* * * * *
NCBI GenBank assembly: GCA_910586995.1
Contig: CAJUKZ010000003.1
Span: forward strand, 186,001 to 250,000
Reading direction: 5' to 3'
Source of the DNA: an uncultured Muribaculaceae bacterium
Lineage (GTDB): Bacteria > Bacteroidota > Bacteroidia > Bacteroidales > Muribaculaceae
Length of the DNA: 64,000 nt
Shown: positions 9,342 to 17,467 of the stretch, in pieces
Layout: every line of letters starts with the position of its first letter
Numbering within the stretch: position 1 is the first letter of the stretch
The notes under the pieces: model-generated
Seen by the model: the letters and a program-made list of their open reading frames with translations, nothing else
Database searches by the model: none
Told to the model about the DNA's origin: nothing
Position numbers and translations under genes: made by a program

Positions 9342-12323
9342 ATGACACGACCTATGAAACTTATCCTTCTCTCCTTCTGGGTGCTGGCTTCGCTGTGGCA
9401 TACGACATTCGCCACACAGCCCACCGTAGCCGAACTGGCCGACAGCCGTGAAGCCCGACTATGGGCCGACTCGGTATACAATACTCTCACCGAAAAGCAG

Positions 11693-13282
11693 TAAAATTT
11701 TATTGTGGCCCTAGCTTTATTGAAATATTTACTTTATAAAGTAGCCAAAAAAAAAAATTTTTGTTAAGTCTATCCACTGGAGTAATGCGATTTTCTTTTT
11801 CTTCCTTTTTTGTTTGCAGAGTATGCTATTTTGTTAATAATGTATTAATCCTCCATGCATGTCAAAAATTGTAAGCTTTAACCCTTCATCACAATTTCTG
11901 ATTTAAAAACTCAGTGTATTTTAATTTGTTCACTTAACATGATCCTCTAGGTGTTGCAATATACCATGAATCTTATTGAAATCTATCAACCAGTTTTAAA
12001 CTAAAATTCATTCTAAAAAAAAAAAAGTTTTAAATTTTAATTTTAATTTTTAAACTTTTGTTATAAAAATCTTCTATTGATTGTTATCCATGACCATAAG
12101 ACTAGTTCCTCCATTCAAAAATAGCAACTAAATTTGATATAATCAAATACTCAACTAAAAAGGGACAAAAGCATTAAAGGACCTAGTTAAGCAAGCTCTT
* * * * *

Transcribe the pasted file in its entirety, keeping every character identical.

NCBI GenBank assembly: GCA_910586995.1
Contig: CAJUKZ010000003.1
Span: forward strand, 186,001 to 250,000
Reading direction: 5' to 3'
Source of the DNA: an uncultured Muribaculaceae bacterium
Lineage (GTDB): Bacteria > Bacteroidota > Bacteroidia > Bacteroidales > Muribaculaceae
Length of the DNA: 64,000 nt
Shown: positions 9,342 to 17,467 of the stretch, in pieces
Layout: every line of letters starts with the position of its first letter
Numbering within the stretch: position 1 is the first letter of the stretch
The notes under the pieces: model-generated
Seen by the model: the letters and a program-made list of their open reading frames with translations, nothing else
Database searches by the model: none
Told to the model about the DNA's origin: nothing
Position numbers and translations under genes: made by a program

Positions 9342-12323
9342 ATGACACGACCTATGAAACTTATCCTTCTCTCCTTCTGGGTGCTGGCTTCGCTGTGGCA
9401 TACGACATTCGCCACACAGCCCACCGTAGCCGAACTGGCCGACAGCCGTGAAGCCCGACTATGGGCCGACTCGGTATACAATACTCTCACCGAAAAGCAG

Positions 11693-13282
11693 TAAAATTT
11701 TATTGTGGCCCTAGCTTTATTGAAATATTTACTTTATAAAGTAGCCAAAAAAAAAAATTTTTGTTAAGTCTATCCACTGGAGTAATGCGATTTTCTTTTT
11801 CTTCCTTTTTTGTTTGCAGAGTATGCTATTTTGTTAATAATGTATTAATCCTCCATGCATGTCAAAAATTGTAAGCTTTAACCCTTCATCACAATTTCTG
11901 ATTTAAAAACTCAGTGTATTTTAATTTGTTCACTTAACATGATCCTCTAGGTGTTGCAATATACCATGAATCTTATTGAAATCTATCAACCAGTTTTAAA
12001 CTAAAATTCATTCTAAAAAAAAAAAAGTTTTAAATTTTAATTTTAATTTTTAAACTTTTGTTATAAAAATCTTCTATTGATTGTTATCCATGACCATAAG
12101 ACTAGTTCCTCCATTCAAAAATAGCAACTAAATTTGATATAATCAAATACTCAACTAAAAAGGGACAAAAGCATTAAAGGACCTAGTTAAGCAAGCTCTT